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What is a Cardiolite&Trade; Scan?

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  • Written By: Mary McMahon
  • Edited By: Kristen Osborne
  • Last Modified Date: 01 December 2016
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A Cardiolite™ scan is a medical imaging study of the heart conducted to look for signs of ischemia, where blood flow is not reaching the heart muscle. Ischemia can cause damage to the heart and puts patients at risk of myocardial infarctions and other complications. In a Cardiolite™ scan, a radioactive tracer substance is injected and followed as it is absorbed by the heart. The radiation exposure is very low and the patient's body expresses it naturally after the test.

A doctor may order a Cardiolite™ scan if there is a concern about a patient's heart health. The goal is to look at cardiac perfusion, the distribution of blood in the heart muscle, both when the heart is at rest and when the heart is working hard. Medications can be used to induce cardiac stress or a patient can be used to use a stationary bicycle or treadmill to elevate the heart rate.

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In a Cardiolite™ scan, technetium Tc99m sestamibi is injected into the patient while the patient's heart rate is elevated with exercise or medications. Imaging equipment follows the tracer as it moves through the patient's bloodstream and into the heart. In a healthy patient, the heart will illuminate relatively uniformly, showing that the tracer is diffusing throughout the heart and indicating that blood is reaching all of the heart muscle. Dark spots indicate that blood is not reaching certain areas of the heart or is reaching them very slowly. The test is repeated with the patient at rest to compare resting and working data.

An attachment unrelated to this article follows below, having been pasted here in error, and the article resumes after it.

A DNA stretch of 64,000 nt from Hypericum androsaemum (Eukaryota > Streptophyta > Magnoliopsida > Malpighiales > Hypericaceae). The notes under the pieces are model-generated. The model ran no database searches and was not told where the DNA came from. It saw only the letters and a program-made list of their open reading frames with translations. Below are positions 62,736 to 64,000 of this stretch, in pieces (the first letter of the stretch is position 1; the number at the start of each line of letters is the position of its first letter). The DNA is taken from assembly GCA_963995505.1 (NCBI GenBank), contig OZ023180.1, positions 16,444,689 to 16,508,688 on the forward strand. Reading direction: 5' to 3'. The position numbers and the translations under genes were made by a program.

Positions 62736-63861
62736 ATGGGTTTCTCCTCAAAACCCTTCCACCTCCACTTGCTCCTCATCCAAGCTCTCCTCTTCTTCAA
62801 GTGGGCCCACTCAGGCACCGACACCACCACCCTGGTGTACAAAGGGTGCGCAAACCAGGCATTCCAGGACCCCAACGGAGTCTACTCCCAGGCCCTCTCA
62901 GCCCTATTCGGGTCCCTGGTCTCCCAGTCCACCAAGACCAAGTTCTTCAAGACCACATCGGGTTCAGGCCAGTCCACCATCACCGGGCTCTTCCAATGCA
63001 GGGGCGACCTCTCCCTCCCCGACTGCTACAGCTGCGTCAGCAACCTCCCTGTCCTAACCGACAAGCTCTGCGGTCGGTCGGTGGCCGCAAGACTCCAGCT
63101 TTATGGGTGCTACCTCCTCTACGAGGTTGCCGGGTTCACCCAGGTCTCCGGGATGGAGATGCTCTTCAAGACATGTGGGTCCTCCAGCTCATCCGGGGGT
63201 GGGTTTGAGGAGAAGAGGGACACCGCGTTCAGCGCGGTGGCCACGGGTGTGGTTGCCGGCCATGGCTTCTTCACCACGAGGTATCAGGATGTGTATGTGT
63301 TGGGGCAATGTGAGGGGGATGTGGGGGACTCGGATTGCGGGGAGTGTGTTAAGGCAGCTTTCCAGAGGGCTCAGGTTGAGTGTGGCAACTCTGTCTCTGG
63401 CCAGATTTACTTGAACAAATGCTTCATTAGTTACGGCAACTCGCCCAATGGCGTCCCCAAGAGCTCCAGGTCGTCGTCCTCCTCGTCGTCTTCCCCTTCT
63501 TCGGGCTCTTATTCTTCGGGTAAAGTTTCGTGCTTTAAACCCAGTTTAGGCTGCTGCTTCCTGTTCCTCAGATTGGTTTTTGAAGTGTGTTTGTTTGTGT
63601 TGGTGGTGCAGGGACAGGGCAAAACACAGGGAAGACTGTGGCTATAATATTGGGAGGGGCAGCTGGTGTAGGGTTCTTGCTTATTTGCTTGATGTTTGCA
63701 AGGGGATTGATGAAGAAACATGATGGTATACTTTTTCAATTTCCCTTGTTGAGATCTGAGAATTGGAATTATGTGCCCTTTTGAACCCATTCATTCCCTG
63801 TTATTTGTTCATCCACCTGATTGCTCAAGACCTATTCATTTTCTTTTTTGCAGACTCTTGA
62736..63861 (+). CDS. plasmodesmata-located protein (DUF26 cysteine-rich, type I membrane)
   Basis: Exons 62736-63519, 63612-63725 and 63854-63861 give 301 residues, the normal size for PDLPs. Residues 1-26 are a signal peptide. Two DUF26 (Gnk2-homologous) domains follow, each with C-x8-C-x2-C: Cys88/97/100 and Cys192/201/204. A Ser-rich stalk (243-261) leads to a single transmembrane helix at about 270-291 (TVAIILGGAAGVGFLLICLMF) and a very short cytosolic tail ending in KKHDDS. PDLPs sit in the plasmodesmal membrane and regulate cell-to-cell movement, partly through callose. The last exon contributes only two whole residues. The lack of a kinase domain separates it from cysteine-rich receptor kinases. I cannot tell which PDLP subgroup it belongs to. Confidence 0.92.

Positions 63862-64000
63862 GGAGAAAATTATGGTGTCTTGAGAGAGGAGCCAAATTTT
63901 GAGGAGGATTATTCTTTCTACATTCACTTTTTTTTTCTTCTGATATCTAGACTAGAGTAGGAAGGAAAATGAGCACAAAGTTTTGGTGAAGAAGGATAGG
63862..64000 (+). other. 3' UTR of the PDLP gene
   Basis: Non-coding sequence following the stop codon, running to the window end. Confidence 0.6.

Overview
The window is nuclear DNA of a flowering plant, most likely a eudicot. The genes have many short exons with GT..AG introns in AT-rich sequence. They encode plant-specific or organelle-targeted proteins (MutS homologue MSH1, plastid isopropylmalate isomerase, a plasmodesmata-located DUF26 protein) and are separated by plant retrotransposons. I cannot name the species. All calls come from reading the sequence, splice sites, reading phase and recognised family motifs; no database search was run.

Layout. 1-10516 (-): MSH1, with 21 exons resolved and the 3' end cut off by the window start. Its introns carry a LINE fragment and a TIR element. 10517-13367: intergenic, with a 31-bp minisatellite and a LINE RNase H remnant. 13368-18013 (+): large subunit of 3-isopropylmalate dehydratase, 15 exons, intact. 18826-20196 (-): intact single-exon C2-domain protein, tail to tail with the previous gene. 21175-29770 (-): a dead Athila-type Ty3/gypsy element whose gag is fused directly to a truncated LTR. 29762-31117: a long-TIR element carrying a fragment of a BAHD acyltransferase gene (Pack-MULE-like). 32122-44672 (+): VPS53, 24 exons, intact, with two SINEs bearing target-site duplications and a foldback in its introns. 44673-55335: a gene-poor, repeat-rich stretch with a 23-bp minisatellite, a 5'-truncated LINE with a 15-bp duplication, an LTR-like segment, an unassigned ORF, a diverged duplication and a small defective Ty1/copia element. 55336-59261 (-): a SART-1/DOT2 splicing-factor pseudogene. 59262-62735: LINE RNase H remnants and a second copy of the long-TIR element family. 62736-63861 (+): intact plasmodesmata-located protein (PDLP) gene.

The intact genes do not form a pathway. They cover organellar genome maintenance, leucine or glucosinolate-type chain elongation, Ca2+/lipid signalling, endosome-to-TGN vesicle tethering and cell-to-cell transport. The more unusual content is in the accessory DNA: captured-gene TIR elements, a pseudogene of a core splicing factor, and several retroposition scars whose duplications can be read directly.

The outcome of a Cardiolite™ scan can indicate if the patient has a heart condition causing ischemia and can also be used to learn more about the patient's heart health. Some patients may have dark spots on both tests, while others may only develop ischemia when the heart is under stress. Making modifications to diet and exercise may help to address the problem and there are also medications and other treatments available.

This test takes several hours to complete, or may be conducted as two separate tests over two days. Patients should ask about scheduling when the test is recommended to make appropriate plans and it is also advisable to ask if there are any special preparations to take before coming in for the test. Patients may find it helpful to bring some reading material, as there may be some waiting involved in settings where entertainment is not readily available.

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